A guide from Patrick Fitzgerald-Lombard O.Carm
As we saw on the previous page, the second part of Jesus' encounter with the Jews opens in verse 31.
This second part is read over these two days: Wednesday's reading therefore is Jn 8,31-42 and Thursday's Jn 8,51-59. As a result, verses 43-50 are omitted. They were probably regarded as too strong for the average congregation, as we will see.
In Jn 8,30, we are told that many Jews believed in Jesus. Now in Jn 8,31, Jesus seeks to take them further and explore whether they have really come to the full commitment that believing in Jesus require. Thus the key word in verse 31 is "If..."
However, Jesus quickly takes them further than they are willing to go so the conversation breaks into acrimony.
The whole of Jn 8,31-58 is a conversation, a succession of statements and answers. The RNJB layout gives a good overall view of the conversation by its layout. Jesus' words are indented showing how the conversation is dominated by his words. In a way it is not really a conversation at all.
It is common to break this conversation into two at verse 47. It is certainly noticeable that up to that point Jesus says and the Jews answer. Verse 48 then reads "The Jews answered and said" and thereafter take the inititiative: they say, Jesus answered. I would not though make too much of this; it is better to follow the conversation through its ups and downs towards its conclusion, that final answer of the Jews seeking to stone Jesus (8,59).
Before wending our way through the conversation, it is as well to note the words which underpin the discussion.
Father has already occured seven times in the first part as the Father of Jesus. In this second part, the Father of Jesus is mentioned only three times (8,38.49.54).
The father of the Jews though occurs seven times (8,220.127.116.11.42.43.56).
Abraham is mentioned no less than twelve times. Relating to Abraham is clearly an important theme of this second part.
Jn 8,31-38: The first stage of the conversation involves seeking true freedom. Jesus' opening statement stresses the importance of remaining in his word. "Remain" is an important word in this Gospel, explored especially in chapter 15. It is by remaining in his word that they can be his disciples, learners who seek the truth, the revelation of God which can only come through Jesus. There lies true freedom.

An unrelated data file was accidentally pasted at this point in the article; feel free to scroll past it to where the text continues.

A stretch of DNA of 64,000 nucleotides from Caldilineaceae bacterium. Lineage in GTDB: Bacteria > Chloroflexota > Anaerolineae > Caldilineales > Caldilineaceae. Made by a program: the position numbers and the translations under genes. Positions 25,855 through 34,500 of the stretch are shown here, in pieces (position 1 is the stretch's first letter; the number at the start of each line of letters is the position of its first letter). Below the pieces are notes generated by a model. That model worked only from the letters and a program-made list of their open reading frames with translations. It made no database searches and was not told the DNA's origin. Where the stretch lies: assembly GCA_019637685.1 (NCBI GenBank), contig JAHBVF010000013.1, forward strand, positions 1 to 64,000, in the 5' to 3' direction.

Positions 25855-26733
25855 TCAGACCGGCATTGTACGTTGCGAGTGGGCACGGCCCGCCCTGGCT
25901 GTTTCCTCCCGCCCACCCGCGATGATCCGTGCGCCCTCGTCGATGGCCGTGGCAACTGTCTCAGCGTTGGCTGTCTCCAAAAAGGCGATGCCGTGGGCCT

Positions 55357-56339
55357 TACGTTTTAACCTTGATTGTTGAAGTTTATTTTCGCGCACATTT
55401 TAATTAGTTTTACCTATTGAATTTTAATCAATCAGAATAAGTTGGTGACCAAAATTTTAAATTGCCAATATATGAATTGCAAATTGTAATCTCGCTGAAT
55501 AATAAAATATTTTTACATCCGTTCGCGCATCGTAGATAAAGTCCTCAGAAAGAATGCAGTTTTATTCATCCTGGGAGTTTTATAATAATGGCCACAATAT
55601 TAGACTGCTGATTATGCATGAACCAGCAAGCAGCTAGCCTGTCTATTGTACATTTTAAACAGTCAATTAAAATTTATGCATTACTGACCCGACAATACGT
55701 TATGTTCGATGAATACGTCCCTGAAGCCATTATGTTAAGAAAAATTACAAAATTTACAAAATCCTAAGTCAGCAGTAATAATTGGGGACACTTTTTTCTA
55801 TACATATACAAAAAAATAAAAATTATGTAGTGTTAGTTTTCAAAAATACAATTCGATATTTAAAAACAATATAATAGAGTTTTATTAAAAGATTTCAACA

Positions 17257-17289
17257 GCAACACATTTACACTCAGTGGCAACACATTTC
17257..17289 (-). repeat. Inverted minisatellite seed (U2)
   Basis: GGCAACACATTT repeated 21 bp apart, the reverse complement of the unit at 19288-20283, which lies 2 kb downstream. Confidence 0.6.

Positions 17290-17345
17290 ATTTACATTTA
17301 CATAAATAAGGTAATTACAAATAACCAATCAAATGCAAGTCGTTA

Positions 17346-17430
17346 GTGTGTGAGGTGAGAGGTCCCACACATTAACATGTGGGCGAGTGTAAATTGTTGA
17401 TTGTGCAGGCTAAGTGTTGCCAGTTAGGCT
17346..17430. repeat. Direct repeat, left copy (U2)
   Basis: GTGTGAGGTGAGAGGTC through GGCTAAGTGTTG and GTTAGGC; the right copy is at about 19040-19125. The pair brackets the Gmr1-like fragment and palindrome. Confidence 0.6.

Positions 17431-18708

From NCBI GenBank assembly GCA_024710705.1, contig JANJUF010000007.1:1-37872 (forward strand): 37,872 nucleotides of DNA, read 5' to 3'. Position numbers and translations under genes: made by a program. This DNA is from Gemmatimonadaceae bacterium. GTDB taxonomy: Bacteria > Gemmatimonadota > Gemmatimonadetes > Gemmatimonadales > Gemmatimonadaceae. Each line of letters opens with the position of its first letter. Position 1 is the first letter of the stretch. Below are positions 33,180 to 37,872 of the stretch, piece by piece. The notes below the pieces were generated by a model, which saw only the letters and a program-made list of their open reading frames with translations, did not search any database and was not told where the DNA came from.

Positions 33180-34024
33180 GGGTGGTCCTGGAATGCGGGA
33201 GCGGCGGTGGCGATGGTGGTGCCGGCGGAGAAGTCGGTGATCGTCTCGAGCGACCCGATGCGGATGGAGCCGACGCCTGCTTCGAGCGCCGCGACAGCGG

The Jews inevitably misunderstand in verse 33 and see this as a worldly freedom, appropriate for the descendants of Abraham even though they are effectly slaves to the Romans.
Jesus then seeks to draw them deeper and understand what he is saying beginning with a formal "Amen, amen, I say to you" in verse 34. As usual in this Gospel, sin is the refusal to believe in Jesus and accept his claims to be the unique revealer of God, see Jn 15,15.
Jesus then responds to their claim to be descended from Abraham but if they were truly his descendents then they would accept Jesus' word as listening to to the word of the Father.
Jn 8,39-47: The Jews now insist in verse 39 that Abraham is their father having misunderstood the previous verse about the Father of Jesus. To this, Jesus restates what he has just said in verses 37 and 38. At this point, the stark contrast is made between God, the Father of Jesus, and the devil, the father of the Jews, verses 42-47.
The devil is the opposite of God. This is an "either...choice" and while the Jews claim God to be their father through Abraham, in practice they are denying that because they refuse to accept the word of Jesus, verse 43.
The terms used to speak of the devil echo the Wisdom of Solomon, Wis 2,24: "through the devil's envy, death entered the world and those who belong to his company experience it." This then recalls the early chapters of Genesis: the lies the devil told Eve in chapter 3 and the murder of Abel by Cain in chapter 4. The devil's lies in particular are the opposite of the truth, the revelation of God, in the person of Jesus.
This notably strong language has caused many problems down the ages leading to anti-semitism. We need to hear it against the background of conflict between the evangelists' community and the reformed and revitalised synagogue. This can be seen in the following chapter with the story of the man born blind, especially Jn 9,22.34. We also need to understand that the evangelist is speaking about the Jewish leaders rather than Jews as a whole. For us, it emphasises the stark choice we ourselves have to make and to hold on to.
That leads into the last part of this increasingly acrimonious exchange. By verse 48, the Jews are hurling insults at Jesus.
Jesus in response seeks to bring together all the strands of this conversation: the importance of keeping his word, the importance of Abraham rejoicing to see the day of Jesus, the importance of Jesus receiving glory from the Father and manifesting it to the world, as in the Prologue, Jn 1,14.
Finally, in verse 58, Jesus makes the absolute claim "I am". This needs to be heard in light of the earlier "I am" statements that we have read, especially 8,28.
At this stage, the Jews seek to stone him. In due course when his hour has come (8,20), they will cry out for his crucifixion, Jn 19,6.